The state Department of Alcohol Beverage Control is implementing monthly alcohol serving classes across the state aimed at creating a consistent training schedule as the number of wet counties grows.
The Server Training in Alcohol Regulations or STAR classes are for ABC licensees and their employees. Classes are intended for people who serve or sell alcoholic beverages. They'll be held monthly at state park venues. Alcoholic Beverage Control Commissioner Christine Trout said the training is not state mandated.
A controversial bill affecting the operation of the state attorney general's office won approval in the Kentucky House today and is expected to get a favorable reception as it moves to a vote in the Senate.
In addition to requiring the attorney general to explain why outside counsel is needed, the bill sets a cap at $20 million dollars that an attorney can recover in any given case.
Providence Representative Jim Gooch said that can mean more dollars for taxpayers in large civil cases, “The more you have to pay one of these attorneys, the less money you’re going to get.”
The Kentucky House overwhelmingly approved anti-gang legislation today which that to go after gang recruiters. The measure, backed by a 91-3 vote would make gang recruitment a felony crime. During floor debate the cost for additional prosecution and incarceration was estimated at $38 million.
Lexington Representative Robert Benvenuti said cost of caring for hundreds of shooting victims runs hundreds of millions of dollars.
“What kind of a price tag should we put on the young men and women who are being slaughtered in our streets,” he said.
The Kentucky House Judiciary Committee has overwhelmingly approved legislation focused on reducing gang-related violence in the state.
The bill makes recruitment of gang members a felony and defines a gang for criminal purposes as three or more people. Current law sets the standard at five or more. Louisville Assistant Police Chief Kim Kraeszig said last year 40 percent of a record number of homicides were under 26. “Last year we had over 400 shootings. We are losing so many lives in our community,” he said. “It’s ridiculous.”
Legislation that would change how Kentucky’s public universities are funded is moving to the full Senate. The Appropriations and Revenue Committee easily approved a performance-based funding measure Tuesday.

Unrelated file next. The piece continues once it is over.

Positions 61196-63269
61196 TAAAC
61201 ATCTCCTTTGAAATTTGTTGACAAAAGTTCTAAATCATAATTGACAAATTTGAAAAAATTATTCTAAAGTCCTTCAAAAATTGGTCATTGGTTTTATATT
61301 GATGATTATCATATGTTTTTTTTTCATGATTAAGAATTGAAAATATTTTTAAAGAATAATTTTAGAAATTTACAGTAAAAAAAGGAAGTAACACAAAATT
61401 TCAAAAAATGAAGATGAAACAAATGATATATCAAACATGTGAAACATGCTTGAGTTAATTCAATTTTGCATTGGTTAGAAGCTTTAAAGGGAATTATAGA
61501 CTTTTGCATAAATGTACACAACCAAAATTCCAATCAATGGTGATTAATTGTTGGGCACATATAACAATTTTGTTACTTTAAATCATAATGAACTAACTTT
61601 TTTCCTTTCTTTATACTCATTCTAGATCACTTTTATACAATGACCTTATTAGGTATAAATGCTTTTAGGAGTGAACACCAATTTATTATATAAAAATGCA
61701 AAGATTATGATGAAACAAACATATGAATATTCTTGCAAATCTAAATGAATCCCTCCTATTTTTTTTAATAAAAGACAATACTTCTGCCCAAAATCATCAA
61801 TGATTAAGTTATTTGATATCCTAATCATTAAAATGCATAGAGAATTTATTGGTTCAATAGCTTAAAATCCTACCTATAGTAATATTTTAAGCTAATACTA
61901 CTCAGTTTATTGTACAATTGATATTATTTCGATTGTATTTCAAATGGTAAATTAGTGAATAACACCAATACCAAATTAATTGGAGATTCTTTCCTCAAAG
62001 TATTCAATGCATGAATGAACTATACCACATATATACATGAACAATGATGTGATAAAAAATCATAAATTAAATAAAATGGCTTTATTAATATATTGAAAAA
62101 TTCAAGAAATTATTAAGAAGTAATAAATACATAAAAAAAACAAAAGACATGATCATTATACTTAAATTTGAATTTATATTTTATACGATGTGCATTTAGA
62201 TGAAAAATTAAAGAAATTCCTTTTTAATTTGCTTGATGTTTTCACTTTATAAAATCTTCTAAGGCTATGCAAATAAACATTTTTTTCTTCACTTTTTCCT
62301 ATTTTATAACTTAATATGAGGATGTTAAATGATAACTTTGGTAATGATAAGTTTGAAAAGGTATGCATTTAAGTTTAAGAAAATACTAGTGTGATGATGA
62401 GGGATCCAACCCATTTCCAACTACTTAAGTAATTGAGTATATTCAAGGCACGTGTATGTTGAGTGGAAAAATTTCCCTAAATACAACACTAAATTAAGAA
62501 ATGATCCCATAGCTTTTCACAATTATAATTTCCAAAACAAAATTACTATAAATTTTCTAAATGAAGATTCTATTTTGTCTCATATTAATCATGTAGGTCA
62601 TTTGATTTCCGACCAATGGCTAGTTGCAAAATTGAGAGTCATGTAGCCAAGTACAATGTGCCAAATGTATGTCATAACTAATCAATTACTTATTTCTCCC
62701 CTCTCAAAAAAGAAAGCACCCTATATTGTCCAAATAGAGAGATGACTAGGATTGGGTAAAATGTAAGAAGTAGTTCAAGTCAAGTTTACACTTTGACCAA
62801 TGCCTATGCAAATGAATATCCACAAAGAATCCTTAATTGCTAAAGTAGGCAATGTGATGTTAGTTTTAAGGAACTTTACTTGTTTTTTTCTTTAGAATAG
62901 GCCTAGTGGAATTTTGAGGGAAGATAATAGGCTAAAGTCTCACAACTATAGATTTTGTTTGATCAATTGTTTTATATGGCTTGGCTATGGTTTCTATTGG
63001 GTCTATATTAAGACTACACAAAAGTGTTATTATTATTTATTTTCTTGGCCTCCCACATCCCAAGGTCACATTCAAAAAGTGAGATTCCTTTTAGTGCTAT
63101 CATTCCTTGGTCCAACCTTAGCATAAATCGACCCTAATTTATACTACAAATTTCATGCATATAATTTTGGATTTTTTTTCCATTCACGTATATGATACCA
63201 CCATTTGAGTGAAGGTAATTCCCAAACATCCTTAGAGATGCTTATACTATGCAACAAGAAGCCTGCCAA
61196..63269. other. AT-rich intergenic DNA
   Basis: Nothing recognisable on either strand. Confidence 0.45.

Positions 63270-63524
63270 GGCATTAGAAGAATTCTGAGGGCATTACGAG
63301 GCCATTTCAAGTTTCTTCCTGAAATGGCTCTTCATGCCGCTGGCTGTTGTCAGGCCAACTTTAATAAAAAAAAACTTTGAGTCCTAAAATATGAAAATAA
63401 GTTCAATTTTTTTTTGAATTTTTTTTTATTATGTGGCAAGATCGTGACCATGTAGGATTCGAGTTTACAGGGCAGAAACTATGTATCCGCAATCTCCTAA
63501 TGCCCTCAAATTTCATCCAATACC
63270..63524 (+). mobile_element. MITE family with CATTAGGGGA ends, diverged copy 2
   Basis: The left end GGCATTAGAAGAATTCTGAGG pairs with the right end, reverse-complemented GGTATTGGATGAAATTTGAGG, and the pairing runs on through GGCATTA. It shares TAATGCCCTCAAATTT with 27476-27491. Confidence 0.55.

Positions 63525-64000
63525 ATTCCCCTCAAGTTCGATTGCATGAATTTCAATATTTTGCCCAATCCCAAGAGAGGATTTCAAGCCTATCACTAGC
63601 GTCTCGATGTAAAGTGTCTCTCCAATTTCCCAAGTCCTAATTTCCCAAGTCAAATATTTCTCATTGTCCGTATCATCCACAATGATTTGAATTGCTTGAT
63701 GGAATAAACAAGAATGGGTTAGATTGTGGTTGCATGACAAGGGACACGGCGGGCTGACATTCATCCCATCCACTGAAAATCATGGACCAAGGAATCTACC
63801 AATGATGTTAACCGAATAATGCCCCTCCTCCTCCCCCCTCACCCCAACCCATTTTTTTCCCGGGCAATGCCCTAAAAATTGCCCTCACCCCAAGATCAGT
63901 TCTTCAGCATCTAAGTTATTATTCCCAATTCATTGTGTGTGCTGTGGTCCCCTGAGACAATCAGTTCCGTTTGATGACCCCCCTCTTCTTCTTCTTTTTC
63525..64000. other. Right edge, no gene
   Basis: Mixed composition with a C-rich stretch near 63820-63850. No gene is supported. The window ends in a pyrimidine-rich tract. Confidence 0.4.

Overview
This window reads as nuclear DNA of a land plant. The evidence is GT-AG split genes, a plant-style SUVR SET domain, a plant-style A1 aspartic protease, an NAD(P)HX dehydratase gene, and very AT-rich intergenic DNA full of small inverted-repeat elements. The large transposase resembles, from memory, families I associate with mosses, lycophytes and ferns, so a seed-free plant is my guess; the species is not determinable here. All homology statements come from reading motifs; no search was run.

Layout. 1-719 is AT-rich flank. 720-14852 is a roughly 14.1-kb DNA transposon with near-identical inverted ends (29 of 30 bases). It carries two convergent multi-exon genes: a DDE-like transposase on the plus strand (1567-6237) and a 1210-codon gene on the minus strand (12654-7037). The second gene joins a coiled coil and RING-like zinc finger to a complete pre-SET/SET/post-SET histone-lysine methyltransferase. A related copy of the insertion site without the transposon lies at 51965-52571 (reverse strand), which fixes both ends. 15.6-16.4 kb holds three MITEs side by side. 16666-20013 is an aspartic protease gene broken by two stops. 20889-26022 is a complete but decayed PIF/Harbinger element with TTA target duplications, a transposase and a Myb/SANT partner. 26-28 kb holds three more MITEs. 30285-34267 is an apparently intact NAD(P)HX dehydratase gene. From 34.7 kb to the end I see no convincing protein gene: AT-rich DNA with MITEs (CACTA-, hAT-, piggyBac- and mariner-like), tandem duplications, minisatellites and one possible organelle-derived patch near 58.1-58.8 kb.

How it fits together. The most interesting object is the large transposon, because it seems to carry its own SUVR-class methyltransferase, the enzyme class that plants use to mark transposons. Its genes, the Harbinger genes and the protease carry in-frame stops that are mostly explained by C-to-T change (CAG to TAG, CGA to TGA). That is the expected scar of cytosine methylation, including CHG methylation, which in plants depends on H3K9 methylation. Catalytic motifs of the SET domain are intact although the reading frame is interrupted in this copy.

Kentucky’s bourbon industry is looking for legislative approval to open the door to new in-state sale of whiskey dating back decades. Under current law, these, often discovered, bottles of aged distilled spirits can’t be resold.
The Kentucky senate voted Wednesday to make all public school campuses tobacco free
Bill Sponsor Dr. Ralph Alvarado told senators Kentucky’s youth smoking rate is higher than the national average for adult smokers. The Winchester physician was asked about having tobacco products in a vehicle on school grounds.
A Kentucky House committee has advance a bill that would require college freshmen students to undergo “catchup immunizations” before they begin school. The vaccinations would cover diseases like measles, meningitis, and whooping cough. Bill sponsor Addia Wuchner said a new state regulation requires this immunization in the eleventh grade, but it won’t cover all students.
The Senate Education Committee Thursday unanimously approved legislation requiring all Kentucky public schools to be tobacco free . The measure calls for posting “no smoking” signs and developing local school tobacco policies.
Gov. Matt Bevin is calling upon the Kentucky General Assembly to make “bold, hard, decisions” when it comes to tax reform.
During Wednesday State of the Commonwealth speech, Bevin said tax reform and further steps to reduce the state’s $82 million pension deficit need to be done together in a special session this year. Bevin said some 300 tax loopholes deserve attention.
“We exempt more income in Kentucky than we take in. That’s going to have to change, ” Bevin said.
A senate committee approved changing the peer review process in Kentucky hospitals.
Bill sponsor Ralph Alvarado said the legislation is focused on patient safety, hospital safety, and improving the review process when there are odd medical outcomes. The Winchester doctor said 48 other states have similar legislation. He said anonymity is important to reduce the possibility of one doctor suing another.